5 Japanese Herbal Teas to Keep You Healthy

Aug 17, 2018


Around 60% of the adult human body is made up of water, with up to 70% for children. Therefore, staying hydrated is very important for your health, especially in summer. Maybe people reach for juice and sports drinks, but they contain a lot of sugar, so tea is better for your health.

This article will introduce you to five Japanese teas you should drink to stay hydrated this summer.

  1. Dokudami Tea

 

Dokudami tea has long been known for its health benefits, and it’s an effective way to avoid sickness from the summer heat. Dokudami tea leaves grow in shady areas all around Japan, and they have a rich, peculiar smell.

If we split the word in two, we get “doku,” which means poison, and “dami,” which means stop, so together it means something like “antidote.” These tea leaves have been used as medicine for centuries, and the plant’s name even appears in a few Japanese books from the Edo Period (1603 – 1863). Today, the medicine is sold at pharmacies under the name “juuyaku,” which means it has ten different medicinal effects.

 

The primary components of dokudami which are good for your health are as follows:

Quercetin

Quercetin is a flavonoid sometimes used as a dye because of its yellow color. It is found in apples, onions, berries and is believed by some people to cure cancer, although this has yet to be completely scientifically proven.

Rutin

Rutin is also a flavonoid and is found in buckwheat, lemons, and oranges. Its former name was vitamin P. Some people use rutin for strengthening blood vessels.

Quercitrin

Quercitrin is found in the plant’s leaves and stalks.

Another flavonoid, Quercitrin can also be found in sweet peppers. It has a bitter taste.

Pantothenic acid

Pantothenic acid is a water-soluble vitamin also found in meat, fish, and vegetables.

Livers, eel, avocado, and nameko mushroom have a concentration of pantothenic acid.

Niacin

Niacin is also a water-soluble vitamin, is known as vitamin B3.

The body uses niacin to convert food into energy.

Other components include potassium, magnesium, phosphorus, and manganese. As you can see, it contains a lot of nutrients. But please note that excessive consumption may cause diarrhea. 

When you make dokudami tea, please use lukewarm water since hot water can damage the nutrients. 

Because of its unique and robust smell, many people do not like this tea, but it helps keep you healthy, especially when you get sick in the summer heat.

 

  1. Biwa Tea

 

Biwa tea is known for its analeptic effects: recovery from fatigue, promotion of appetite, healing eczema, diarrhea, heat rash, antitussive, asthma, and so on.

 

People also say it is useful for strengthening your stomach, reducing edema and diuresis, preventing alimentary intoxication and summer heat fatigue, improvement of shoulder discomfort, amelioration of lower back pain and diabetes mellitus, and improvement of immediate allergies.

In addition to that, people who have an allergy to pollen also should drink this tea because it is excellent for disinfection and killing allergens.

This tea should also be brewed in lukewarm warm to contain the nutrients.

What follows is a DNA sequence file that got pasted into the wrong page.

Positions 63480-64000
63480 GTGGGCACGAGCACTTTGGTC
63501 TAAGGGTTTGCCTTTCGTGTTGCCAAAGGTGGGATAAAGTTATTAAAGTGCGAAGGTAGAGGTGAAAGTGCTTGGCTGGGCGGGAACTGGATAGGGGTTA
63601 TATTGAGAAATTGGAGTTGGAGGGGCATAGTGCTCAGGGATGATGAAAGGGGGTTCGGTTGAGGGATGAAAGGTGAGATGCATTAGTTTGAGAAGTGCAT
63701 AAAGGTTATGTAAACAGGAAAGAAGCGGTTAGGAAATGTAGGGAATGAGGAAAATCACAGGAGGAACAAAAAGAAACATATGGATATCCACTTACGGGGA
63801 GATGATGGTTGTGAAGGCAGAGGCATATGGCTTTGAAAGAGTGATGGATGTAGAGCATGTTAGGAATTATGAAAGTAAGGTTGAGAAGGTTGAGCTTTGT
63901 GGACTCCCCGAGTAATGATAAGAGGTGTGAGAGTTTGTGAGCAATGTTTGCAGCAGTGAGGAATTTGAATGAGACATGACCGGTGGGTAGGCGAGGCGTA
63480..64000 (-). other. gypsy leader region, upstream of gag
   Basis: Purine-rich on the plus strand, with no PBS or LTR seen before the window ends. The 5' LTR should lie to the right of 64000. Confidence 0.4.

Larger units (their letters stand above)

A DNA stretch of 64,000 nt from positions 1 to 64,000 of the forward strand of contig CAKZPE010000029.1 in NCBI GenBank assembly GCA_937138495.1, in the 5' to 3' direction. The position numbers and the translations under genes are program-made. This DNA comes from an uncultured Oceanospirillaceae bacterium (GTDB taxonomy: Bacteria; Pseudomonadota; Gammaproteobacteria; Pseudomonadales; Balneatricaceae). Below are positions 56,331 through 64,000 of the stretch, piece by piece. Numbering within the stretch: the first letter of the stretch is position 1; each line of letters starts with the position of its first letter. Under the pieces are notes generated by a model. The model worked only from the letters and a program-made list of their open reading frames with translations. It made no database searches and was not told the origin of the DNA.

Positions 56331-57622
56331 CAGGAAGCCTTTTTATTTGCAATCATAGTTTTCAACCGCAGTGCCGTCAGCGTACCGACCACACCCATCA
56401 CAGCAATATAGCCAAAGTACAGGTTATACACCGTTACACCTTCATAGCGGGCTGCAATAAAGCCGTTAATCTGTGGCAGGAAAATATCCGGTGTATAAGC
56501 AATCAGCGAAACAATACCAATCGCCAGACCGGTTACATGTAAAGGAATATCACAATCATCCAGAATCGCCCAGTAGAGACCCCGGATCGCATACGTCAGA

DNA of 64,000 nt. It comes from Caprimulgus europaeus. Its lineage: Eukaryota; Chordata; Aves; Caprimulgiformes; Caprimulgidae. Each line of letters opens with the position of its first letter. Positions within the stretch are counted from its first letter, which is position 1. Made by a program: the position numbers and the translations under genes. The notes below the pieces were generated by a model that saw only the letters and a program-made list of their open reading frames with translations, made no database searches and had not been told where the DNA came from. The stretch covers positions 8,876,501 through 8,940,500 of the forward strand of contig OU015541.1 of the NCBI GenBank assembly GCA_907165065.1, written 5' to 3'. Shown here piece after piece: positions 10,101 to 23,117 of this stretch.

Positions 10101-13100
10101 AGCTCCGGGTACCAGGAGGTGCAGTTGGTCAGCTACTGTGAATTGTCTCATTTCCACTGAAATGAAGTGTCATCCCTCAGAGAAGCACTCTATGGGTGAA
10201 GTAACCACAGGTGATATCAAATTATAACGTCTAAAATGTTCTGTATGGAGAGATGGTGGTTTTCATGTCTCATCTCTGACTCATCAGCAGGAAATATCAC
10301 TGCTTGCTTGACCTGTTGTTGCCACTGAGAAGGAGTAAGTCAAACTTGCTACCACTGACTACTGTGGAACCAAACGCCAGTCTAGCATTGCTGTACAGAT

If you are interested, please try it for just one month at first. It takes time until you can feel the effect, but it will surely work if you keep drinking.

 

  1. Sugina Tea

 

Sugina tea is made from dried horsetail (also known as puzzlegrass), and it contains a lot of minerals. It’s found easily when in season from April to May all around Japan.

This plant is known for its tenacity; when the atomic bomb was dropped on Hiroshima, horsetail was the first plant to regrow. Our bodies can also benefit from the nutrients that make it so strong.

Compared to spinach, which is also known for containing lots of minerals, sugina tea contains five times the phosphorus and potassium, 155 times the calcium, and three times the magnesium.

It contains silica as well, a mineral known for making your blood smooth and preventing cancer.

As with the other teas, using tepid water for preparation is recommended.

Though it contains many nutrients, you should take care to be careful not to overdrink this tea as it may also cause a thiamine deficiency when consumed excessively, and contains a large amount of potassium.

 

  1. Soba (buck wheat) Tea

 

Soba, which means buckwheat noodle in Japanese, is a favorite food in Japan, but buckwheat is much more nutritious if you drink it as a tea. This is because some nutrients are water-soluble, and these are lost when the buckwheat noodles are boiled.

Soba tea is often served at soba restaurants. Benefits of soba teas include the improvment of blood vessel flow, and prevention of high blood pressure. The tea contains minerals, vitamins B1, B2, E, iron, but the main nutrient is rutin. There’s also a special soba tea called “dattan soba” which contains 100 times the normal amount of rutin.

Unlike some other teas, soba has no negative side effects, though take care to ensure you do not carry a buckwheat allergy.

 

  1. Bitter Melon Tea

Bitter Melon tea contains linolenic acid which is great for burning fat, and the amount of vitamin C it contains is three times as much as cabbage.

If you drink bitter melon as a tea, it has 15 times more potassium, 18 times more calcium, and 27 times more iron compared to the raw food.

The bitter tasting component in the tea helps treat stomachaches, so we recommended consumption during summer when people are susecptible to stomach-aches from cold drinks or food poisoning.

 

These 5 teas do not contain caffeine, so you can drink them in the afternoon and shouldn’t be too wired to sleep at night. 

 

If you get sick in summer, how about trying some new teas to improve your health?

 

Let’s get over the hot summer with healthy tea!

 

Aika Kaise / Japan

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